Public Health England has produced its annual report on HIV new diagnoses, treatment and care in the UK. Some key points:
The number of people living with diagnosed HIV in the UK continues to rise, with 85,489 people seen for HIV care by the end of 2014. Of 85,489 people accessing HIV care in 2014, 41% lived in London. The age of people accessing care for HIV continues to increase, with almost one in six now aged over 55. The aging cohort of people living with HIV emphasises the importance of integrated care pathways to manage co-morbidities and other complications.
HIV specialist treatment and care in the UK remains excellent. Of all people attending for care in 2014, 91% were on ART, of whom 95% were virally suppressed and very unlikely to be infectious to others.
This year, new evidence from clinical trials has demonstrated benefits for people with HIV who start ART before their CD4 count drops below 500 cells/mm3. These data have been reflected in the 2015 WHO and UK BHIVA treatment guidelines, both of which recommend starting ART as soon as possible after diagnosis.
A total of 6151 people were newly diagnosed with HIV in the UK during 2014. The number of men who have sex with men (MSM) newly diagnosed with HIV continued to rise from 2,860 men in 2010 to 3,360 men diagnosed HIV positive in 2014. New diagnoses acquired through heterosexual sex has declined over the same time period (3,440 to 2,490), largely due to a reduction in diagnoses among black African men and women (1,801 in 2010 to 1,044 in 2014). Of all new HIV diagnoses acquired through heterosexual sex the estimated proportion of those acquired in the UK has risen from 52% in 2010 to 59% in 2014, with the proportion of HIV diagnoses acquired in the UK among MSM stable over time at 76%.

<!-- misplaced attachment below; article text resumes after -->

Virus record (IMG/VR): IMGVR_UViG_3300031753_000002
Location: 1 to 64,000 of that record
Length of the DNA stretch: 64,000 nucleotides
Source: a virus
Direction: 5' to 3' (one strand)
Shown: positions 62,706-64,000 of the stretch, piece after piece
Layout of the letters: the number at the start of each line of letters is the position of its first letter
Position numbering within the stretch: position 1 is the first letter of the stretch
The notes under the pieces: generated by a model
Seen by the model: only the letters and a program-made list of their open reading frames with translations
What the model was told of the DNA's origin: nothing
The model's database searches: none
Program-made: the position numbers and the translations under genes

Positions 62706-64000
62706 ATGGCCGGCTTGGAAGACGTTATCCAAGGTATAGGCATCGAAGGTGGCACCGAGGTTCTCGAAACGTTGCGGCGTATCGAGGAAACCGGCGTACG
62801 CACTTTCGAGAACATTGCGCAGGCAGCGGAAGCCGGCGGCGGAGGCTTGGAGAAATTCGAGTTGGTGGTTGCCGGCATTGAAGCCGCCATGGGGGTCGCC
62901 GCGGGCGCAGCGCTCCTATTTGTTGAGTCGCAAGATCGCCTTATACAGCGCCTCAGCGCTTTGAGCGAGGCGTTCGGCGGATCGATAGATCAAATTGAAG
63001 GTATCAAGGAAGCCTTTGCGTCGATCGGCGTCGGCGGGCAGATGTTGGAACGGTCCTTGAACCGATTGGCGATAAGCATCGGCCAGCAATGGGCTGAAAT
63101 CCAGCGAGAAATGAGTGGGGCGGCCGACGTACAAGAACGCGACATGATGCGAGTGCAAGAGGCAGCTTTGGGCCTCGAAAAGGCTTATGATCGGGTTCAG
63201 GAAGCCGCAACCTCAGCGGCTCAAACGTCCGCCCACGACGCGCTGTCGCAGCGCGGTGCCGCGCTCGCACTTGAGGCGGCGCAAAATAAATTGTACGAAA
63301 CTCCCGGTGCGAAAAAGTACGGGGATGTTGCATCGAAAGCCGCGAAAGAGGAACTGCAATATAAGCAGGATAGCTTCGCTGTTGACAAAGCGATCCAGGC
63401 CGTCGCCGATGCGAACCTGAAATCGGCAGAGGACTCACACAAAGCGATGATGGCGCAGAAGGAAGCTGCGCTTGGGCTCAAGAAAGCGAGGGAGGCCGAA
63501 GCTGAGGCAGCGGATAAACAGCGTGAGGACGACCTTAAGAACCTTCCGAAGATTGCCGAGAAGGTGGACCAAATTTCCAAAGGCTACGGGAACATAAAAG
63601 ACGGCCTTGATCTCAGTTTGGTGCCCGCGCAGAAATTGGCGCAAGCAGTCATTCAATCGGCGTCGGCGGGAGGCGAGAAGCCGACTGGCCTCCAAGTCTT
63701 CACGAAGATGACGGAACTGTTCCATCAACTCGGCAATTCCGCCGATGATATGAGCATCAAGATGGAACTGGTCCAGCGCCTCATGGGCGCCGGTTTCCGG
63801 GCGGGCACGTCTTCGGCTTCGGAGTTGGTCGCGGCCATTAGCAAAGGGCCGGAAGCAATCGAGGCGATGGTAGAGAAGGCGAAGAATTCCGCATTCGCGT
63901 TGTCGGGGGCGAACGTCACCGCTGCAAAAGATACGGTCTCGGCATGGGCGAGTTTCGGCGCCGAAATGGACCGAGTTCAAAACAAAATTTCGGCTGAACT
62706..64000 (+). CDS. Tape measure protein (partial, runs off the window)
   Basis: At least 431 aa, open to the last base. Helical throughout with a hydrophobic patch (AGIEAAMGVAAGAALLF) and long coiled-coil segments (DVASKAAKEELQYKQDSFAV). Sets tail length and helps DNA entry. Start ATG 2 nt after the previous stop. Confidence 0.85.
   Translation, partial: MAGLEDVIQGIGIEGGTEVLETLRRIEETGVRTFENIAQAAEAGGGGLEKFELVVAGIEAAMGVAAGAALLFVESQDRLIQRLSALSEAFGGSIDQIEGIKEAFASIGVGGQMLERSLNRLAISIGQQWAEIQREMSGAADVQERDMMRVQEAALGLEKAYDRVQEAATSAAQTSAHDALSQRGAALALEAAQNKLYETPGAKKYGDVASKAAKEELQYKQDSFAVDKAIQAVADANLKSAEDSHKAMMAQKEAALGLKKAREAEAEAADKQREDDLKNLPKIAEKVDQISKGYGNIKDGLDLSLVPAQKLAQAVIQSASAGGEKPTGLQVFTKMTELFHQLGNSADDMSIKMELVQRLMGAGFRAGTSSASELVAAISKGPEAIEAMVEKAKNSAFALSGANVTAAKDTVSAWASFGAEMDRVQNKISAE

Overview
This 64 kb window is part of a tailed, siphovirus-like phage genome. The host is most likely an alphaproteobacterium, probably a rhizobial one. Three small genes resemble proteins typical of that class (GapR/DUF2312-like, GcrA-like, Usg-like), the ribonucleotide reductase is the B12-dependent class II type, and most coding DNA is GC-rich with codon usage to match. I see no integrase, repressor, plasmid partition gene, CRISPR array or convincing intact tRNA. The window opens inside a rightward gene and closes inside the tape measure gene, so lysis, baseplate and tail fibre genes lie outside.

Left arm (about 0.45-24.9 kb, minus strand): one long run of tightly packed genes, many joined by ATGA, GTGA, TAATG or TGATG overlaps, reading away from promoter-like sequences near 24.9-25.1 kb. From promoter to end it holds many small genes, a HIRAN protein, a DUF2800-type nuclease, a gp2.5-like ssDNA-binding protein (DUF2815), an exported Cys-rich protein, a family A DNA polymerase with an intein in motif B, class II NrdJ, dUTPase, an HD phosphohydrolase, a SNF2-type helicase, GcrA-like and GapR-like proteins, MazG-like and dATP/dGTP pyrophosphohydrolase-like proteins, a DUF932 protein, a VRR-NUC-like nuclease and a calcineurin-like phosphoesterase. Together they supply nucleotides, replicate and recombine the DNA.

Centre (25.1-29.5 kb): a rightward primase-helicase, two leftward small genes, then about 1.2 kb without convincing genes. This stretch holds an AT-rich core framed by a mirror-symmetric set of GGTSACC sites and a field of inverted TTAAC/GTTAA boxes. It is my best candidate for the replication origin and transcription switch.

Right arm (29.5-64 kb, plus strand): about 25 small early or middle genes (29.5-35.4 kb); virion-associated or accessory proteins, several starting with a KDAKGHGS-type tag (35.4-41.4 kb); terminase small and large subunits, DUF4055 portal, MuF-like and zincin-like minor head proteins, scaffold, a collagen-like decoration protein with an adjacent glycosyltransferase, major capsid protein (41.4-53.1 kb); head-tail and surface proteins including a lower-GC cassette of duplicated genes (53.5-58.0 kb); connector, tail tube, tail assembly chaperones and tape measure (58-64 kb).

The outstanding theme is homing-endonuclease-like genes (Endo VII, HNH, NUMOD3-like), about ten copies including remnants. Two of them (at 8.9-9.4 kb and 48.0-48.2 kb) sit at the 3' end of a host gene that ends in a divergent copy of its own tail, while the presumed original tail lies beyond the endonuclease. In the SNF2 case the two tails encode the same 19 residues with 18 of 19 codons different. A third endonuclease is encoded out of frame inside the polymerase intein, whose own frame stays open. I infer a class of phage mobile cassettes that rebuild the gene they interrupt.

A major challenge for the UK remains the timely diagnosis of HIV infection in order to start lifesaving ART and prevent onwards transmission of infection. Two out of five people newly diagnosed with HIV in 2014 had “late stage” HIV, evidenced by a CD4 count below 350, and this remains stubbornly and unacceptably high (56% in 2005). Being diagnosed late is associated with a tenfold increased risk of death within one year of diagnosis. In 2014, 613 people with HIV died, most of who were diagnosed late.